As you walk into a typical early childhood classroom, one of the most popular centers is the block area. There should be several types of blocks, props tied to the children’s interests and experiences, open storage for easy access, and plenty of space and time to create and build familiar and unfamiliar structures and buildings. When setting up your block center area, remember the developmental milestones of play. Children will first build horizontally and then build vertically so you have to have a lot of room! The rule of thumb is that there should be enough room for three children to lay on their bellies and build. Children learn so much from playing with blocks.
Below are some of the important things that children learn from block play:
- Problem solving. Sometimes it is intentional: “I want to build X. How do I do that?” Other times it is in-the-moment: “To go higher and add to one side, what can I use?”
- Imagination. Children can follow their own plan, or they can share a friend’s vision and work together to create something they never dreamed of.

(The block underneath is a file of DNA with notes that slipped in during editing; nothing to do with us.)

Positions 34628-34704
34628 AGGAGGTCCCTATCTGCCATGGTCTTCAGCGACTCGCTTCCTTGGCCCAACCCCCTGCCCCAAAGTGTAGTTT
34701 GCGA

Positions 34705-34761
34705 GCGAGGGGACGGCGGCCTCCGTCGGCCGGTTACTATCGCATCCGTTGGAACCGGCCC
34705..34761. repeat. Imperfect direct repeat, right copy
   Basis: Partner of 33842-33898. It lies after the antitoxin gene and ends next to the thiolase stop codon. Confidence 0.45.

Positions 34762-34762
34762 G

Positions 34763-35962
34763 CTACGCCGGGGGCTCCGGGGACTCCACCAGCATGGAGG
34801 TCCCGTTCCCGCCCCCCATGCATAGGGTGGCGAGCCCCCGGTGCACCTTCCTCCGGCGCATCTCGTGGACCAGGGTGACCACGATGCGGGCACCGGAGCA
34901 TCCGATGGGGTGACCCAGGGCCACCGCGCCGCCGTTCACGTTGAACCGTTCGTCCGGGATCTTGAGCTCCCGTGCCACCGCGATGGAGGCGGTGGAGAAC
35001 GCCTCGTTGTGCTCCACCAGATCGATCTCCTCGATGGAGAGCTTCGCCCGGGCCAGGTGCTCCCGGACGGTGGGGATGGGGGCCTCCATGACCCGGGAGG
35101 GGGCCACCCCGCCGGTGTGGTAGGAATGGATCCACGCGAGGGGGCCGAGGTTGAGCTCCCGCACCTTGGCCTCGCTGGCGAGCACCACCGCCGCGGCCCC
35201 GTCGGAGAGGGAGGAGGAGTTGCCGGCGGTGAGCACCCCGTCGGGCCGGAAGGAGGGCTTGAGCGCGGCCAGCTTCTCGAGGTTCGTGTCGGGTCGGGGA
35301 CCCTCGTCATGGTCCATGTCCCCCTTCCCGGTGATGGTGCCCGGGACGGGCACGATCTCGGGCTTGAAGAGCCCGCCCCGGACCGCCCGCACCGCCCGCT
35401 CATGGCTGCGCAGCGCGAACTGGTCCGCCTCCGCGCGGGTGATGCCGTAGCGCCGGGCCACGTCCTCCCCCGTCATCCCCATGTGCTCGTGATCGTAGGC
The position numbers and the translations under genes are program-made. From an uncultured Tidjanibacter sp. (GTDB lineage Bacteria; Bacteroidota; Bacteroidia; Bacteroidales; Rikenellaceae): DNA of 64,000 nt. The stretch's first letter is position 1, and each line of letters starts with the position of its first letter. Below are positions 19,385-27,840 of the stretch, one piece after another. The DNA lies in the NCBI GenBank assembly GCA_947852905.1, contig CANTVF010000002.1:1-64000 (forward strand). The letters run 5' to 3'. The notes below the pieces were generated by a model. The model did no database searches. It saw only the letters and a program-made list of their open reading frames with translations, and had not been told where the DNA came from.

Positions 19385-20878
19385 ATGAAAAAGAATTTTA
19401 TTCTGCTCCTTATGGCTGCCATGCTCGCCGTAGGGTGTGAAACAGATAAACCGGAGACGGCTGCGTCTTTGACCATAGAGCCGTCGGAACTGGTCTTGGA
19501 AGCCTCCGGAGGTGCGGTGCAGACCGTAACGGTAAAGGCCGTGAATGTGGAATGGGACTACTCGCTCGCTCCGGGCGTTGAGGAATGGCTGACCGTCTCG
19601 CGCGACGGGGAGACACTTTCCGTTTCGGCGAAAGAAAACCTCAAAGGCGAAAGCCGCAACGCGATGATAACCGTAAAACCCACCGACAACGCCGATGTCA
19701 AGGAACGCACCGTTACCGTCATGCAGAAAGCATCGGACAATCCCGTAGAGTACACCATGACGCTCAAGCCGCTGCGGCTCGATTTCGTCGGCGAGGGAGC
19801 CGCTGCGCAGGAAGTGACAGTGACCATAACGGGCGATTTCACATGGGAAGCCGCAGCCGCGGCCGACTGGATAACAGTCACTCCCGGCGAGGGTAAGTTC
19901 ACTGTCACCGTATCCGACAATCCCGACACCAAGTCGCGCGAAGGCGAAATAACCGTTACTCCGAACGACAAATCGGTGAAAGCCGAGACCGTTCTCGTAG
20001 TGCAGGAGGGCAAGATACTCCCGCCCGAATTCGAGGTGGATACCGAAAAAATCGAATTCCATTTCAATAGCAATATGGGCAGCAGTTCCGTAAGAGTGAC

- Mathematics. Important concepts and skills are practiced and strengthened through block play including length, measurement, comparison, number, estimation, symmetry, balance.
- Continuity and permanence. Block play engages spatial sense and motor abilities; it can be a solo or a group effort; block creations can stand for an indefinite period of time.
- Creativity. Blocks and other loose parts can be moved freely by children, to be combined and recombined in countless ways.
- Self-esteem. Children discover that they have ideas and that they can bring their ideas to life by creating, transforming, demolishing, and re-creating something unique.
- Social and emotional growth. Blocks help children learn to take turns and share materials, develop new friendships, become self-reliant, increase attention span, cooperate with others, and develop self-esteem.
- Development in all areas. Block play requires fine and gross motor skills. Blocks enhance children’s problem-solving abilities, mathematics skills, and language and literacy abilities. Constructing “creations” builds self-esteem and feelings of success.
So when you are setting up your block area or if your block area doesn’t meet the size requirements, you should make some adjustments for the betterment of the children in your classroom.